The responses of Pakistani political establishment, media and army, to Indian Airforce’s strikes on Jaish-e-mohammed training camps have been rather paradoxical. It was the the Pakistani media which first jumped guns to report the news of Indian intrusion, but soon-after they perhaps received phone calls from Imran Khan’s office, maybe from Mr. Khan himself or the army headquarters. The orders to the media from the establishment were clear and loud, “deny”.
But why was Pakistan both accepting and denying Indian strikes inside its soil, at the same time? The answer to this is simple, Narendra Modi led Government, in association with NSA Ajit Doval and highly competent intelligence officers caught Pakistan in such a situation where they were virtually clueless on how to react, and let me explain why.
Just imagine the public outrage in Pakistan, had their army came out to accept that ‘yes sir, Indian fighter jets did intrude inside the LoC at Jammu and Kashmir, crossed the occupied Kashmir in its entirety, entered Pakistani mainland, dropped ten bombs, massacred hundreds of Mujahideens, and went back, but we couldn’t do a thing about it. There would have been pressure on Pakistani Army which never misses an opportunity to flaunt its machismo, to retaliate.
However, Pakistan had a slight problem with any prospects of retaliation. There are no terror facilities in India for them to target, leaving only two options of either hitting Indian civilians or Army. Availing either options would have amounted to provocation of war, something that a sinking economy can’t even dream of affording. To put it simply, Pakistan was in no virtual position to take any sort of serious military action against India and so denial was not only their compulsion but perhaps the best option to sail through the situation.
However, problem with Pakistan is that they are even bad at denying. Since the strikes on Wednesday morning, there have been number of contradictory statements from Pakistan. Indian Airforce carried out the strikes at around 3:30-4:00am. Major General Asif Ghafoor, who also appears to be the spokesperson for entire Pakistan, came out to address a press conference at around 5:30pm, and issued a public invitation for the media to come and see the claimed site of strikes, more than 12 hours later.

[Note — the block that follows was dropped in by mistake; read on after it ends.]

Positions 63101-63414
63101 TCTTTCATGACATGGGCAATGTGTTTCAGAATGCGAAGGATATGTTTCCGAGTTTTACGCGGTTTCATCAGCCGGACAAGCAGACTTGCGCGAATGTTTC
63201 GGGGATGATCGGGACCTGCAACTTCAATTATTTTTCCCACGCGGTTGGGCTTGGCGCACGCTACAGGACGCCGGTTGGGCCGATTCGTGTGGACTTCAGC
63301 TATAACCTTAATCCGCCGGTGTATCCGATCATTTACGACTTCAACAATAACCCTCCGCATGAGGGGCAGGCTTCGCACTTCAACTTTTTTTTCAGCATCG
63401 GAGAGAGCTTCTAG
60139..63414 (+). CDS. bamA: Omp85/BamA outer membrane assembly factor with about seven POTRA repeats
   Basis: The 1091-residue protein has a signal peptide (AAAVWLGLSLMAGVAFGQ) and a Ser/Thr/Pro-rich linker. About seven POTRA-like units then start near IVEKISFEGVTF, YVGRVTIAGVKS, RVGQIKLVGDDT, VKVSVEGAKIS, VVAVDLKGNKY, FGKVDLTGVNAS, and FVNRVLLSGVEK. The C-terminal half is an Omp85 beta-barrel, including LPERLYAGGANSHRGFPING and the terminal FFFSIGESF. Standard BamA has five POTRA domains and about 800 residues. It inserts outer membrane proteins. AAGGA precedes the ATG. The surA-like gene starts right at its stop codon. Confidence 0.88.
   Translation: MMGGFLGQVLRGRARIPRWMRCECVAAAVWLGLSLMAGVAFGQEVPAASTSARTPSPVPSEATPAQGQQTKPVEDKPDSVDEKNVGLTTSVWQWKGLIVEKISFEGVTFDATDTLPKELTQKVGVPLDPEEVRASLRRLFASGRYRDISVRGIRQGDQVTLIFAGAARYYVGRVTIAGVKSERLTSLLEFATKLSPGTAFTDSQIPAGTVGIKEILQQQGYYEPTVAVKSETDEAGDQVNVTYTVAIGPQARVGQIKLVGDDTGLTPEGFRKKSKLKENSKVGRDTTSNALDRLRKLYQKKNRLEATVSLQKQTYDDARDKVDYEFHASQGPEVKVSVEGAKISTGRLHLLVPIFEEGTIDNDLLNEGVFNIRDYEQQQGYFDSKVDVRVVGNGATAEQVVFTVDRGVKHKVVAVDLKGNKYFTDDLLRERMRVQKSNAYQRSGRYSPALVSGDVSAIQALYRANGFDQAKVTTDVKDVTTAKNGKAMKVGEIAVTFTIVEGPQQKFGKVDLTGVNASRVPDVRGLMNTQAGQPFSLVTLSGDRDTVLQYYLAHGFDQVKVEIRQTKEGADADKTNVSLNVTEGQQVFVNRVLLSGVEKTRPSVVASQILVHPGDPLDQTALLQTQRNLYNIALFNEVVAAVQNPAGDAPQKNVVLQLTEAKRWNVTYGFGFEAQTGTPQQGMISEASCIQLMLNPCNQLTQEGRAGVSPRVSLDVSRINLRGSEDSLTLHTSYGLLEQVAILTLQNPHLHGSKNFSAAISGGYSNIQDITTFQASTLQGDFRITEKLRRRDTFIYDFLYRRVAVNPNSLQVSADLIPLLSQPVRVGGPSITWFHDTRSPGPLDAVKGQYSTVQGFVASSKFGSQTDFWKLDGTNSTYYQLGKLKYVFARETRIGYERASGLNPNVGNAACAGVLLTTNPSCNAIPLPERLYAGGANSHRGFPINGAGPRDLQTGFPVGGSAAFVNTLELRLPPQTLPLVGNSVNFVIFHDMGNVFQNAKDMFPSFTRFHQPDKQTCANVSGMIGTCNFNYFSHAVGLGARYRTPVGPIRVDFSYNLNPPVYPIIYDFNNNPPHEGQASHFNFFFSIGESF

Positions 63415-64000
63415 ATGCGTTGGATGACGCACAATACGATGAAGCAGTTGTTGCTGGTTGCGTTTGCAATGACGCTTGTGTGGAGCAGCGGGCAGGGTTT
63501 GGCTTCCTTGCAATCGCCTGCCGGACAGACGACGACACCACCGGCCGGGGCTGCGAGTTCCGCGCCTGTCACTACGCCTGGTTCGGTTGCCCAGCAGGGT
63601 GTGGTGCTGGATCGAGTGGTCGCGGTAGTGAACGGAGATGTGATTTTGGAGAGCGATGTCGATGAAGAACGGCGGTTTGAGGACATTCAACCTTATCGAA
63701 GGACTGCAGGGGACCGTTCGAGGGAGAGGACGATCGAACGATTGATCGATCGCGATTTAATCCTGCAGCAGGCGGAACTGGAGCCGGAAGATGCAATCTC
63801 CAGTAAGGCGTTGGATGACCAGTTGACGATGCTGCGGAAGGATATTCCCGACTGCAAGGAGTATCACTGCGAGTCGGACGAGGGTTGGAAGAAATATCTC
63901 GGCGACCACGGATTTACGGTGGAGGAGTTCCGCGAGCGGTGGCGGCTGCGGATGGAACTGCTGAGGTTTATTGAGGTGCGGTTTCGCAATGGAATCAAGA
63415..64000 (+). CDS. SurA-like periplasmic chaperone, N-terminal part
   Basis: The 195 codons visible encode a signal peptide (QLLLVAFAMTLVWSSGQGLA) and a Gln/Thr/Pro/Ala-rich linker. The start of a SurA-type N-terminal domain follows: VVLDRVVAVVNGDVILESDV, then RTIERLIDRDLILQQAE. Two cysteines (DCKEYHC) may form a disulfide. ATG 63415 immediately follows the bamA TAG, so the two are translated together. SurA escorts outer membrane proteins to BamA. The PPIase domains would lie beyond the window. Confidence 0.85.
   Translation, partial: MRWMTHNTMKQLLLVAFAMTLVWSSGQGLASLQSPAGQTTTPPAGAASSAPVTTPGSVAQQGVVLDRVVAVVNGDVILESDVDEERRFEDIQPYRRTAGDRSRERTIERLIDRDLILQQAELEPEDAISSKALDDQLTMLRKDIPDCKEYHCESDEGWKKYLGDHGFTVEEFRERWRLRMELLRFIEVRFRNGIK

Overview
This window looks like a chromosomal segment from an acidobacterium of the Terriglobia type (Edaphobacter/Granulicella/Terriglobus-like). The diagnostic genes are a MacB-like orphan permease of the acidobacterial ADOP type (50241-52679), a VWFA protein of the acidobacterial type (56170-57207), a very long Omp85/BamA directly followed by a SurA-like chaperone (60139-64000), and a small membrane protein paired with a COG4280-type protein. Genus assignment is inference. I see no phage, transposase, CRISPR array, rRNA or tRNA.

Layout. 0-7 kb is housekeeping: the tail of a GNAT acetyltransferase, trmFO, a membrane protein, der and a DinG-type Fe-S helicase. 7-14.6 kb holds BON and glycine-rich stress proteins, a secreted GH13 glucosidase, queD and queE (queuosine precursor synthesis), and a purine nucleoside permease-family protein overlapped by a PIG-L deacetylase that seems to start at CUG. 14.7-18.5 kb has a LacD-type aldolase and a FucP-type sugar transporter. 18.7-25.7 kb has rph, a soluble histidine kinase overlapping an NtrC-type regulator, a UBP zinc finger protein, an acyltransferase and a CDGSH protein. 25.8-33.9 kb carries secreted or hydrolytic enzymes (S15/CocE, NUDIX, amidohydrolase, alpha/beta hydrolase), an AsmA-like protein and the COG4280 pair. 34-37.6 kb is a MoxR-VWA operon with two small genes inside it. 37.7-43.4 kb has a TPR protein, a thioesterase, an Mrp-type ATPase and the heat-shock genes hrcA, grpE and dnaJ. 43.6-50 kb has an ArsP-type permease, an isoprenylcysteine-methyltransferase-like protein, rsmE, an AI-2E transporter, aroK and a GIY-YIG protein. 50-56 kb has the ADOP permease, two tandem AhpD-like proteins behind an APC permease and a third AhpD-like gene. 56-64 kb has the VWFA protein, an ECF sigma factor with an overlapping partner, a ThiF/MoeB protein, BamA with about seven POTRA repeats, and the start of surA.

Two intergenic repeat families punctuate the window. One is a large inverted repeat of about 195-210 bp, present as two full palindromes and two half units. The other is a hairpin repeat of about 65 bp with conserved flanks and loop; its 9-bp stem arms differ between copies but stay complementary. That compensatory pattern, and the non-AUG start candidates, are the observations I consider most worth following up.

For any professional army, well equipped with artillery, helicopters, other machines and full support of the state, it should not take more than 2-3 hours to clear debris, dispose dead bodies and cover signs of blast. .
Nevertheless, Mr. Ghafoor’s poor attempts of concealing the fact, made it even more apparent that some people were trying very hard to to hide something very bad. The pressure on Pakistani Army, was mounting and they gave up to it on Thursday morning by targeting military establishment in India. Pakistan, as I said, had no other options apart from targeting military facilities or civilians structures, both of which amounts to provocation of war. They opted for the former, and by doing so, shot in their own feet.
First, the attacks made it clear beyond doubts that terrorism in subcontinent is funded and supported by the Pakistani state. Secondly, Pakistan’s behaviour with Indian fighter pilot Abhinandan Varthaman after catching him, was in pure violation to the Geneva convention guidelines. Various videos circulating on Internet shows some men in uniform savagely beating up Indian fighter pilot, Wing Commander Abhinandan Varthaman.
However, once some sense prevailed and Pakistanis realised the grave mistake they committed by sharing footages of their brutality on social media, a cover-up video was shared. In this video, Commander Varthaman was seen in a more relaxed position, with blood stains cleared, band-aids on wounds and a cup of tea in hand. On top of it, a visibly injured Abhinandan Varthaman was clearly being made to read out from a script handed out by Pakistani Army.
But that was probably way too late, as the damage has already been caused. It is only a matter of time before India takes up the issue of the violation of Geneva convention before international forums.
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